“We have to look at with extraordinary solutions, we have to start thinking outside the box. As a grassroots club man and a father to say I'm disgusted is an understatement.”

There also remains the issue of travel restrictions which is also affecting the Somerset Trojans. Somerset requested a police escort back to the west end after the Friendship Trophy final against North Village at the National Sports Centre last month.

Terry Lister, the Government MP for Sandys South, admits gang violence is taking its toll on the west end community as well. “When I was at this same stage of life 40 years ago we had no fear of travelling to any part of the Island.

“We had differences, and at times those differences were settled by means of a fist fight. But at the end there was a shaking of hands and relationships continued.

“Soccer was a family affair, but that has fallen away, the crowds have diminished and now the players are afraid to enter certain areas. This not what any of us want to see in Bermuda.

“While the level of violence on the field appears to me to be no different than it was years ago, what is different is the perceived threat off the field of play. This is something we must work together to overcome. I am asking all coaches and officials to take a little extra time to work with our young men to help draw out the good and to suppress the bad.”

The BFA-BCB meeting was described as productive, but Mr Weeks said he did not agree with everything discussed. “We have to get our head out of the sand and realise this is a state of emergency.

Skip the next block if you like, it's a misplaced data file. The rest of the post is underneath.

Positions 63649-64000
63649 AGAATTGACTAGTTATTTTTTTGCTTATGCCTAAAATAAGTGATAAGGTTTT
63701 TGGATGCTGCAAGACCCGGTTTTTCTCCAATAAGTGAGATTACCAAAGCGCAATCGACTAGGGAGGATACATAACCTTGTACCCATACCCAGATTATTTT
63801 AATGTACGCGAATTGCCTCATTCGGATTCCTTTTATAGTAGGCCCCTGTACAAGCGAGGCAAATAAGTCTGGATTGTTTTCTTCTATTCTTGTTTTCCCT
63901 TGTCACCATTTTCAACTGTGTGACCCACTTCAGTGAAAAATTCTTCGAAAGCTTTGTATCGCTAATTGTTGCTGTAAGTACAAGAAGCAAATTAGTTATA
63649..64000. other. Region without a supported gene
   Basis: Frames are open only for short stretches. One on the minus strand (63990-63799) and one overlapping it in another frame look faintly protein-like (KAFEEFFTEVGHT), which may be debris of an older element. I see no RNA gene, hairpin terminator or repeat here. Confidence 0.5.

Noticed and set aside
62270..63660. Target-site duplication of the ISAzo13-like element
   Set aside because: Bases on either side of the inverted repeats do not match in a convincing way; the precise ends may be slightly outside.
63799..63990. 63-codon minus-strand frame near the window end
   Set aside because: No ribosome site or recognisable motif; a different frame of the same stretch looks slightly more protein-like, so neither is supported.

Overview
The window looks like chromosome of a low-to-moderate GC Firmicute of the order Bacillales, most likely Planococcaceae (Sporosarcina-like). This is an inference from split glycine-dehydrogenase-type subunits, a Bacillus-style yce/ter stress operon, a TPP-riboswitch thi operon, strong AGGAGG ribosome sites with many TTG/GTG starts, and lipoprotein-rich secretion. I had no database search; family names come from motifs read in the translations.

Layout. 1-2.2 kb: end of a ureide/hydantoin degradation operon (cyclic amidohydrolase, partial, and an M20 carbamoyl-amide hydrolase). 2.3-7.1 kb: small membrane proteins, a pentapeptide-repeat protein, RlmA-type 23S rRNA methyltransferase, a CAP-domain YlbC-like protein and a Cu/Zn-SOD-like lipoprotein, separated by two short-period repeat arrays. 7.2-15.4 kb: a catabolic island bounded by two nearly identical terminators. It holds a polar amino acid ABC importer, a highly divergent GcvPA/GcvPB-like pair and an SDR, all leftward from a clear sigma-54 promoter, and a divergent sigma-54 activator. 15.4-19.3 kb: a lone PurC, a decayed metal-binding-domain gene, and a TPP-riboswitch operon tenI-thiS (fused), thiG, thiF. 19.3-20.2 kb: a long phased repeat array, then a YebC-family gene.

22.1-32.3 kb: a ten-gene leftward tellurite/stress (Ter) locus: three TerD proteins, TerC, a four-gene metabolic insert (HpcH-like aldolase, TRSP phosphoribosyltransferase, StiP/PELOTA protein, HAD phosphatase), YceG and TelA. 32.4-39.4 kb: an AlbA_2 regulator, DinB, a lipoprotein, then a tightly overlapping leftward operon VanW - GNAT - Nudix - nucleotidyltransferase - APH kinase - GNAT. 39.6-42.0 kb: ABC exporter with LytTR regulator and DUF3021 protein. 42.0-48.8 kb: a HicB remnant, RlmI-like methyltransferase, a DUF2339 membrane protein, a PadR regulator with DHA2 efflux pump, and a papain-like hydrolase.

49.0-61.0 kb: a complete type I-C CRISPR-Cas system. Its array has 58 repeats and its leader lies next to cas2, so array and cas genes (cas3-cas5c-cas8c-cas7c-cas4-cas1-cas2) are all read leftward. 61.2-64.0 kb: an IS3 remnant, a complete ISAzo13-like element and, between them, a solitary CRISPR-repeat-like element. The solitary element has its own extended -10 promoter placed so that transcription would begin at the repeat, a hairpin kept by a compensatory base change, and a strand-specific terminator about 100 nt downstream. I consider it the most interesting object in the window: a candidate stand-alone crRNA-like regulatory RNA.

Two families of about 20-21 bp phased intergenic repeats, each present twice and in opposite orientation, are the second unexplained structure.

“As a father of a 16-year-old I fear for my son and my older children everyday. These teams put on a jersey on a Sunday, but through the week when it should be just one community, it's not.

A longtime, diehard Boulevard supporter who spoke with

“If you knew there was a chance you may get killed just for a game would you go? We don't only have players on the bus, the driver has family who is a civilian running a business. This also puts him at risk.

“If a guy could ride from Somerset and shoot up Mount Hill, who's to say they would not shoot up a bus full of Boulevard players. We can't control our fans but protecting our team is a must. Playing football in Bermuda today could cost you your life, and for what? Not all players belong to gangs.

“If I had my way I would put them on an island and just leave them there, I'm tired, I've been watching these boys grow for years. I've been a Boulevard diehard fan for most of my life and I never thought I would see this day, it's almost surreal. The whole thing just makes me.”

l See further story in the sports section, Page 25.

Minister of Community Development Michael Weeks speaks at a press conference about his ministryís Throne Speech initiatives. (Photo by Mark Tatem)

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Published February 09, 2012 at 8:00 am (Updated February 09, 2012 at 8:51 am)

Govt acts after football players lives’ are threatened